We are short Skillz, Inc. (Nasdaq: SKLZ) because its top games appear to be stagnant to declining, leading us to believe its revenue projections are farcical. Our research, including conversations with former employees, employees of Skillz’s two largest developers, and independent third-party app download data, all show us that the growth projections SKLZ and its SPAC sponsor continue to present to investors are entirely unrealistic. We found that SKLZ’s top three games, representing ~88% of its revenues, had already plateaued by Q3 2020. What’s worse is that SKLZ growth story is falling apart in Q1 2021. While SKLZ is projecting 12.3% sequential revenue growth and 61.4% year-over-year (“YoY”) revenue growth in 1Q21, third party app data shows that SKLZ’s total installations are down double digits through the first two months of 1Q21. While SKLZ may very well eke out its numbers for Q4 2020, concerned investors should be seeking answers regarding Q1 2021 guidance on Wednesday’s earnings call. SKLZ has a history of announcing deals/partnerships which have historically amounted to very little, or nothing at all. The latest of which was SKLZ’s conveniently-timed announcement of its purported partnership with the NFL, which pumped its stock 25% to all-time highs just days before filing an S-1 allowing insiders to sell millions of shares of stock at these inflated prices. Smart money seems to have figured out very quickly that, like so many of SKLZ past deals, this NFL “partnership” won’t amount to much, if anything at all – likely having seen what we saw:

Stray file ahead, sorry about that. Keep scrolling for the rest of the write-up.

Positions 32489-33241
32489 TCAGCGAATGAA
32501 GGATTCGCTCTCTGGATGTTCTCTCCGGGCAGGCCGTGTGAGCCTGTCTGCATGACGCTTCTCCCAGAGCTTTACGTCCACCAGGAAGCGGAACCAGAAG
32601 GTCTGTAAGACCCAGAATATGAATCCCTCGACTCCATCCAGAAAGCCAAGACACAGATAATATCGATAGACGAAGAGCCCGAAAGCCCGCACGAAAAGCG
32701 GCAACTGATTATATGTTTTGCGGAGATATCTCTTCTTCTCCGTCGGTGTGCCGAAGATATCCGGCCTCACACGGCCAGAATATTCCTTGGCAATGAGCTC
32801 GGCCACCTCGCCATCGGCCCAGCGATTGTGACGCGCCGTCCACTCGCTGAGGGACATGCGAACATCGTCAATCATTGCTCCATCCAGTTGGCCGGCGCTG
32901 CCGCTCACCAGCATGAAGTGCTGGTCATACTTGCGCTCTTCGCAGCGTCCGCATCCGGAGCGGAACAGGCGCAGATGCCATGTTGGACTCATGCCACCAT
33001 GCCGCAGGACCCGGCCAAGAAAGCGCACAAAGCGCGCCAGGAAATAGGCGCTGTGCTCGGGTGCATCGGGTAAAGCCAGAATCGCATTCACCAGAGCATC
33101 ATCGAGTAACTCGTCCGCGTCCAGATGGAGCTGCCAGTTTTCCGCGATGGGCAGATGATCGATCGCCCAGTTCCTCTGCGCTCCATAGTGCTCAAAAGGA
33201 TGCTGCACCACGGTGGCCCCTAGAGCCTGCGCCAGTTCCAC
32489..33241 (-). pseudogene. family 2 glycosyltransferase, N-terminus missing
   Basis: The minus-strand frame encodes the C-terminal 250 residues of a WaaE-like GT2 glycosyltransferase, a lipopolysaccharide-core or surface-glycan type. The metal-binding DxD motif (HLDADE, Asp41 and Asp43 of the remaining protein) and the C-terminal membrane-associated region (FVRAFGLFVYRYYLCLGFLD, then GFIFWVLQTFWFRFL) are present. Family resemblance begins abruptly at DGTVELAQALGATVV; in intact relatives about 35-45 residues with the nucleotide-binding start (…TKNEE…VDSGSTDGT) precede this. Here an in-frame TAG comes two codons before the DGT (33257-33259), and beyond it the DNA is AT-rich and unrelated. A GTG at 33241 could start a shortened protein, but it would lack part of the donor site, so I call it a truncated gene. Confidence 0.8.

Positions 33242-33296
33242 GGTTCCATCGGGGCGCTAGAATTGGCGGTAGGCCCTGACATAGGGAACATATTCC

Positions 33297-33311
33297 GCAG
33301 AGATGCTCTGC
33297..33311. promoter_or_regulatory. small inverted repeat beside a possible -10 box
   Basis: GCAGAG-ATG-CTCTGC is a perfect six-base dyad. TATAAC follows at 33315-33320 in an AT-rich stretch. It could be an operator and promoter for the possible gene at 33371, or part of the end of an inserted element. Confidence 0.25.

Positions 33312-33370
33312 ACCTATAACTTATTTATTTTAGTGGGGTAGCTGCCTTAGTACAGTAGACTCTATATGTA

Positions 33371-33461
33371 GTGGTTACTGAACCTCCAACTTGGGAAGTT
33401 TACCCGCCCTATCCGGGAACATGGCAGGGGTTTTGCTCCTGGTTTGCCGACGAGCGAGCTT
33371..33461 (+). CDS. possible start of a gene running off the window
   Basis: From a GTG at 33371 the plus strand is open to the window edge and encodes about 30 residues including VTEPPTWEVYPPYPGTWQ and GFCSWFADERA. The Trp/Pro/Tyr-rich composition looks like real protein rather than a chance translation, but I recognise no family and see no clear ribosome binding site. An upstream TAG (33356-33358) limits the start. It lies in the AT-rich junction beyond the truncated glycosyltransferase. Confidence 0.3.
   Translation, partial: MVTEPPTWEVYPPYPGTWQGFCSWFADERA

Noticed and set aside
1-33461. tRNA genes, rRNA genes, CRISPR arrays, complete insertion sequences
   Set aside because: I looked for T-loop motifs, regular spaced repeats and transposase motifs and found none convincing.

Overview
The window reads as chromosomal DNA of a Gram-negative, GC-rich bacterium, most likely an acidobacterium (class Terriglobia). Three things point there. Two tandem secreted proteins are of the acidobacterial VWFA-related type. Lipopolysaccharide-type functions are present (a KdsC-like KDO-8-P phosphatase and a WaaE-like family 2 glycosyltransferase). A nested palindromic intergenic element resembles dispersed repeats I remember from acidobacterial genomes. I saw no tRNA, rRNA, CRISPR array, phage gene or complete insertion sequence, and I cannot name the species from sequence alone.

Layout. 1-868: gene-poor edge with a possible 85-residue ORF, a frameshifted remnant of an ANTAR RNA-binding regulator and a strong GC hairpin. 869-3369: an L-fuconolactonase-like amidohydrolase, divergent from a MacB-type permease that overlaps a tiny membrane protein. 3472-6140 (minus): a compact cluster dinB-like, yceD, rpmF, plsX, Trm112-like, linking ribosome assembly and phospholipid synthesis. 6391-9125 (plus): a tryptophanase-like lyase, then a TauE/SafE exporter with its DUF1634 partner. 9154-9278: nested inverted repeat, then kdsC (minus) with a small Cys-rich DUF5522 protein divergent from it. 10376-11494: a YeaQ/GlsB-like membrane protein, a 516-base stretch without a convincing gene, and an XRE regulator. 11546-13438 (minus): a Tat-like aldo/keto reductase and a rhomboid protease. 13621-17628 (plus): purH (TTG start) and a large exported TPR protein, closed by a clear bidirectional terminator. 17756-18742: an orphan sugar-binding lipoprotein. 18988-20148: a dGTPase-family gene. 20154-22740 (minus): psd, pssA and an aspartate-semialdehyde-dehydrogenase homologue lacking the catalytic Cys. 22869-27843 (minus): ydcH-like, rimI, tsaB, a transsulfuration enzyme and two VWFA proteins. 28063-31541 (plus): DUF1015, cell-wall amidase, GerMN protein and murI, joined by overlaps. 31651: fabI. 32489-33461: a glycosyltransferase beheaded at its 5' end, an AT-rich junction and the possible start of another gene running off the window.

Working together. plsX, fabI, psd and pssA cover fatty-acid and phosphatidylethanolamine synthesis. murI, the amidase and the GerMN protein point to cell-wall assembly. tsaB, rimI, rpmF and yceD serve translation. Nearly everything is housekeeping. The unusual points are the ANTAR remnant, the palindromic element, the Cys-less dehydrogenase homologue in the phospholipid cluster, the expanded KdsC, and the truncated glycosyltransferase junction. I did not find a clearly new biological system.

• Skillz’s developer portal showed no evidence of an NFL deal or contest being held.
• A site search of nfl.com does not even register the term “Skillz” unless we count slang used in the message boards.
• We were unable to find any reference to this purported partnership from the NFL’s side, other than SKLZ press release itself.
• Showing a complete lack of skill, an email inquiry (sent to the email address referenced in the PR) from our developer profile on Skillz platform bounced back to us, saying the email account did not exist.
This appears to be another SPAC preying on retail investors by obtaining a ridiculous valuation for the SPAC merger based on self-serving projections. As we all know by now, traditional IPO prospectuses require historical financials and rarely include any projections, as forward-looking statements protections do not apply to them. However, forward-looking statements are protected in SPAC proxies, allowing them to use whatever projections they want for investor presentations and even to determine a valuation for the business. This allowed SKLZ to obtain a SPAC valuation of $3.5 billion – based on a multiple of projected 2022 revenue – while its most recent private equity valuation was only $725 million on August 30, 2019, almost exactly one year before the SPAC. These aggressive projections did not sit well with all employees at SKLZ. Former employees we spoke to commonly referred to SKLZ numbers as “smoke and mirrors” and SKLZ recently settled a lawsuit with Eric Cooper, Skillz’s former Head of Finance and Administration, who claimed he was fired for not going along with CEO Andrew Paradise’s unattainably aggressive financial projections.
If none of what we’ve said matters to you, you can always purchase independent third party data from a number of respected data providers and you will see what we see coming in 1Q21. It’s just a pretty little piece of ice in the water until you hit it and find out it’s an iceberg.